I don’t have cable TV at home, and our only TV is a 13” model that is stored in a trunk somewhere. Yet, as mainstream television comes online, little by little I have found myself watching more television. Today I want to review how I watch this programming, and how these companies are capturing my attention in ways they never could have before.
These are the sites I have been using:
I have found each to be easy to use, compatible with Macs, and with the following benefits:
- TV, when I want it:
I can watch any show, anytime no need to know their programming schedule or set a Tivo. Stations have to realize that my other alternative is what I have done for years: simply not watch.
- Ability to multitask:
Since I watch television on my computer, I am able to multitask, surfing the web while I watch.
- Access to long tail content:
It is easy to find content I appreciate, not just “hit shows.” This is particularly true with Hulu, which has programming from the last half century!
- I am becoming a part of their community:
Giving the content away for free means that I am an active part of NBC, CBS and ABC’s community. There is no tempation to pilfer through bit-torrent or try to search for bad quality videos on sites like YouTube, that caters to user-generated content. This branding can be leveraged as they roll out new services and content.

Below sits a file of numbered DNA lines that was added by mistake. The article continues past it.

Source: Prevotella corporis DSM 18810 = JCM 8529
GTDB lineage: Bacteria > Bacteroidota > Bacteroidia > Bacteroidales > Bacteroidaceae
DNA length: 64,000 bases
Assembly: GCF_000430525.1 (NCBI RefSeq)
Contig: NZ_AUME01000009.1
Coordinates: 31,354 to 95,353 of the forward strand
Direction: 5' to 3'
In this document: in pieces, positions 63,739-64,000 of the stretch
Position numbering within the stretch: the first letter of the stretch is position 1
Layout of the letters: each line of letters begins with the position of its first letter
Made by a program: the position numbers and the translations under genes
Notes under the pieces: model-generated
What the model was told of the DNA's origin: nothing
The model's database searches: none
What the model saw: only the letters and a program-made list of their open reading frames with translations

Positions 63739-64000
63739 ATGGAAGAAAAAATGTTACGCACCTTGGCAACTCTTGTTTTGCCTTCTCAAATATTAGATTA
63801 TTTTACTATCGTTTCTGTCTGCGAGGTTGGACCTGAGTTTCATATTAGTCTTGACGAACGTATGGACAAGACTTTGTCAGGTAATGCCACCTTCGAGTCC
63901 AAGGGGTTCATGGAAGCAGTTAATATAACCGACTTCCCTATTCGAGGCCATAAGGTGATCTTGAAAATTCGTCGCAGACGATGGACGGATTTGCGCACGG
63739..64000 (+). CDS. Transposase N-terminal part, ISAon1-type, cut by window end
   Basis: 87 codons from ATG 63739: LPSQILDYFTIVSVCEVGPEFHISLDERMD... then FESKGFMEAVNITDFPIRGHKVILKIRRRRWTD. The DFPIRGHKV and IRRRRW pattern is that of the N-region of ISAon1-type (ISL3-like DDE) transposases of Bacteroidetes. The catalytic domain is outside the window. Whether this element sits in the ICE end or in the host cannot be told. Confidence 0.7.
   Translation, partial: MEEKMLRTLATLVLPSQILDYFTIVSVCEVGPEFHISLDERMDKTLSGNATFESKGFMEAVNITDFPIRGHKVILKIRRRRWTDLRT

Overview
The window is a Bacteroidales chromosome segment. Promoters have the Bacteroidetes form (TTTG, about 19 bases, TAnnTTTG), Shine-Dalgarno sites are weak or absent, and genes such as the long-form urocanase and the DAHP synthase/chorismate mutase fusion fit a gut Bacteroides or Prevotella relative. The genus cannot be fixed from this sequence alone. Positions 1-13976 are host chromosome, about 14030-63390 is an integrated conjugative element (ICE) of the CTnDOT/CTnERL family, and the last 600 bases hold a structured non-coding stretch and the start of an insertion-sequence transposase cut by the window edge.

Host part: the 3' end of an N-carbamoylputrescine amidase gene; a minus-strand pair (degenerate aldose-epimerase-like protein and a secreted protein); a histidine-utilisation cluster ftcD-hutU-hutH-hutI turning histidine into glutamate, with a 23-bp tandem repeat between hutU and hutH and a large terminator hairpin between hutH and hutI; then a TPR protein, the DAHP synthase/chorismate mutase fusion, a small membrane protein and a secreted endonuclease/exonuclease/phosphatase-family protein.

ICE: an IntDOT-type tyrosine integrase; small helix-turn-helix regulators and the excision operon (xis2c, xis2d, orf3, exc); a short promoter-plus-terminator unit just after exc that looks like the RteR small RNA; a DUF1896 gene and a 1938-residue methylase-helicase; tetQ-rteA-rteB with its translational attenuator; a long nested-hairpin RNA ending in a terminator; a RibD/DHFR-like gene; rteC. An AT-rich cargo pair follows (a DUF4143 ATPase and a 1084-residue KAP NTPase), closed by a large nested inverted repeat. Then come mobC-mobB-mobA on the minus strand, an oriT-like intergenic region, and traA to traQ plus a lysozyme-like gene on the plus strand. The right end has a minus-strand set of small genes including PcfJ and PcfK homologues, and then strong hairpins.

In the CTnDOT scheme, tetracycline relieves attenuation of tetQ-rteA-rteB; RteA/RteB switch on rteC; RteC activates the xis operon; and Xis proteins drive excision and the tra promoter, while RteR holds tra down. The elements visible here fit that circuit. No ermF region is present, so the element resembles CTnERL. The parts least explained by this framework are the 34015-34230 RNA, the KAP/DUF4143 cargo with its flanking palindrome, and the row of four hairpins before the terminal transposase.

- I am being advertised to, and I don’t mind!
Besides a few ads that play within the episodes, many of these players have ads surrounding the video window. So I am simply staring at an ad for a half hour or hour at a time, and don’t mind at all since it is unobtrusive.
- A new entertainment destination:
By posting more and more content, these sites are becoming destinations for surfing for entertainment, not just targeted viewing.
Overall, this is an interesting example of how the delivery mechanism does not inherently define the content. In addition, these brands are just discovering the opportunity value of the web.